Talk of a strike authorization vote is back on the table after a lack of progress in mediation with the district Wednesday, according to the Anoka Hennepin Education Minnesota bargaining team.
“Our next step is to build some more urgency,” AHEM President Julie Blaha said.
The union’s negotiators will recommend to the larger representative assembly March 17 that members set a date for a strike authorization vote.
All of the union’s nearly 3,000 members would be able to vote on whether to initiate a strike at that time.
AHEM has not called for a strike authorization vote since 2002.
“This is not a decision that any of us take lightly,” Blaha said, but “we’re starting to run out of options.”
The district and AHEM began negotiating the teachers’ 2013-2015 contract in May.
The two parties entered mediation in January, which closes negotiations to members at large and the general public.
Both sides have declined to provide specifics of recent offers at the request of the mediator, but both agreed that progress was made during mediation Feb. 27 and stalled Wednesday.
Two weeks ago, AHEM postponed discussions of a strike authorization vote and suspended work to rule, a measure enacted in late January that had teachers stop all work outside of the duty day, the seven hours and 40 minutes during the school day when teachers are required to work by contract.
“The board was very hopeful that we were close to reaching a settlement,” said Tom Heidemann, school board chairman. But that hope dissipated after yesterday’s session, he said.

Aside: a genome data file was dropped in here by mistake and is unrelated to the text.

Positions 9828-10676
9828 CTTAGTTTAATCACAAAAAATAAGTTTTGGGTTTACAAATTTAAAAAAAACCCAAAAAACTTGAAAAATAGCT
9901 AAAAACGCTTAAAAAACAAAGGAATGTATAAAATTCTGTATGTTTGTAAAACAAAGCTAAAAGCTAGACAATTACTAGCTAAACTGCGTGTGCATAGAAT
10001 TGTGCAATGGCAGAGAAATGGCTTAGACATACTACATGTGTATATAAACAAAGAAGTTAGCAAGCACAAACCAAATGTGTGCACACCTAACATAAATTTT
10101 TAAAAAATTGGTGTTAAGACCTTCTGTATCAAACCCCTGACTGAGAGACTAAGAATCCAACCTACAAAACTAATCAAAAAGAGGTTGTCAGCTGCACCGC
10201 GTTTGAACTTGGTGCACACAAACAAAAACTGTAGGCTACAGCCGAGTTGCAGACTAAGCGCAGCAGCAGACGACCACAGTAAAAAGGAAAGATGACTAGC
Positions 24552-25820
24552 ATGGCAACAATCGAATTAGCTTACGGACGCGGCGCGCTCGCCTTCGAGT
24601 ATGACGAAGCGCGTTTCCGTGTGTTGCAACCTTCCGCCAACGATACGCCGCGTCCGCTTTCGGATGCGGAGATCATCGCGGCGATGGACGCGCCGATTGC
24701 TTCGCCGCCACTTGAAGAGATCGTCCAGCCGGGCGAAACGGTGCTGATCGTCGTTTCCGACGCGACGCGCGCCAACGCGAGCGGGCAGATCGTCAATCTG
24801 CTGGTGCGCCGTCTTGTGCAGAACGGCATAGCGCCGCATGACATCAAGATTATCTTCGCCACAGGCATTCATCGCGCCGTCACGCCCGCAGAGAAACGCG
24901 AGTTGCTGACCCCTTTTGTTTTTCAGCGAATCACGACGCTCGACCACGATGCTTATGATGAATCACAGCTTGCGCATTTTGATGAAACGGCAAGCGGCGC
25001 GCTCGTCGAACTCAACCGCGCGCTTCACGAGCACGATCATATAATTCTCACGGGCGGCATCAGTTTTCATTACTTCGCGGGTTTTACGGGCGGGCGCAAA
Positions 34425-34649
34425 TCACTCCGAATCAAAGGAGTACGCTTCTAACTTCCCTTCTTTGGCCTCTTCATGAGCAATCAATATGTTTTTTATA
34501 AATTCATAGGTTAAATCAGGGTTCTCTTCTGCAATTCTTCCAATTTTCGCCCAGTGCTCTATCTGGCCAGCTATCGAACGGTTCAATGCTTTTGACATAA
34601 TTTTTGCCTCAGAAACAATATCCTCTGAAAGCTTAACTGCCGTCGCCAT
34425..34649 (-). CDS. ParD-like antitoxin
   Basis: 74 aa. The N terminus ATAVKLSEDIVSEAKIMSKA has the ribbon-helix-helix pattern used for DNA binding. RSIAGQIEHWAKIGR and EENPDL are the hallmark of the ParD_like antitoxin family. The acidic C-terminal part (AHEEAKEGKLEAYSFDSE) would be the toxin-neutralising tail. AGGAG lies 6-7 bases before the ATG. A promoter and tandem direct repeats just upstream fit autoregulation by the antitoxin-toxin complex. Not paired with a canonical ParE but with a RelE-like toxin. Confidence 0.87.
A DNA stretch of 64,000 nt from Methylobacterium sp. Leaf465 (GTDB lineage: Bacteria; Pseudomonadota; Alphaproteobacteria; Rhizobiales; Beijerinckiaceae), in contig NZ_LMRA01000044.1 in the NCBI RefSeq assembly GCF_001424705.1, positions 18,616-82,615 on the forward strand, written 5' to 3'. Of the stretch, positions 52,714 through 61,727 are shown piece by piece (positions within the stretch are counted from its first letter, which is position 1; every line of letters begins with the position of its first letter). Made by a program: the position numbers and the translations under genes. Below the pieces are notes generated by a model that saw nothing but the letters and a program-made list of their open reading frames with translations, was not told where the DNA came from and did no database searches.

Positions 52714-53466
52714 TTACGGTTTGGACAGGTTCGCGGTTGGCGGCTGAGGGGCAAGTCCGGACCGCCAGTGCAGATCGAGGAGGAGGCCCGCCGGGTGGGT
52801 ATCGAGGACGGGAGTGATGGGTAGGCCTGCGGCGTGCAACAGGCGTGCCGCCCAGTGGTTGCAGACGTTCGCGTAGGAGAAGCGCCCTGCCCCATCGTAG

It’s problematic that school board members are not present during negotiations, Blaha said. “When the decision makers aren’t at the table, it’s hard to understand the problem, let alone solve it.”
Heidemann denies that the board isn’t “at the table.” Though he wasn’t physically present March 12, working at Honeywell all day, “to say that the school board is not involved is not true,” he said. “I was in constant contact with [Paul Cady, general counsel for the district and its lead negotiator] over the phone.”
But for Blaha, that isn’t enough. When district negotiators have to check in with the school board, it slows down the process, she said.
None of the board members have attended any of the 12 regular bargaining sessions or four mediation sessions in person.
“We remain committed to reaching a settlement and also [being] fiscally responsible,” said Mary Olson, director of communication and public relations for the district.
To give the teachers what they’re asking for at this point “will ultimately raise class sizes, increase teacher workload and have a negative impact on teachers’ working conditions,” according to Heidemann. The district worked hard the last five years to lower class sizes and decrease teacher workload, investing $4 million on initiatives and positions that do just that, he said. “The board is not willing to dismantle that [work].”
AHEM maintains that its requests are affordable for District 11 with increased funding from the Legislature and fat fund balances.
The district expects an additional $18.5 million from the Legislature over the next two years, according to Olson, but expenses in Anoka-Hennepin increase approximately $13 million each year. So, the district is facing a $7.5 million shortfall.
“We’re certainly not asking for anything more than we’re seeing across the state,” Blaha said.
Heidemann called the district’s recent offers “competitive with the metro area.”
Of the contracts tracked by Education Minnesota, 40 percent remain unsettled across the state. The average raise for teachers is 2 percent each year of the contract, not including increases for seniority or education.
At the time of publication, a fifth mediation session had not been scheduled.
Olivia Koester is at email@example.com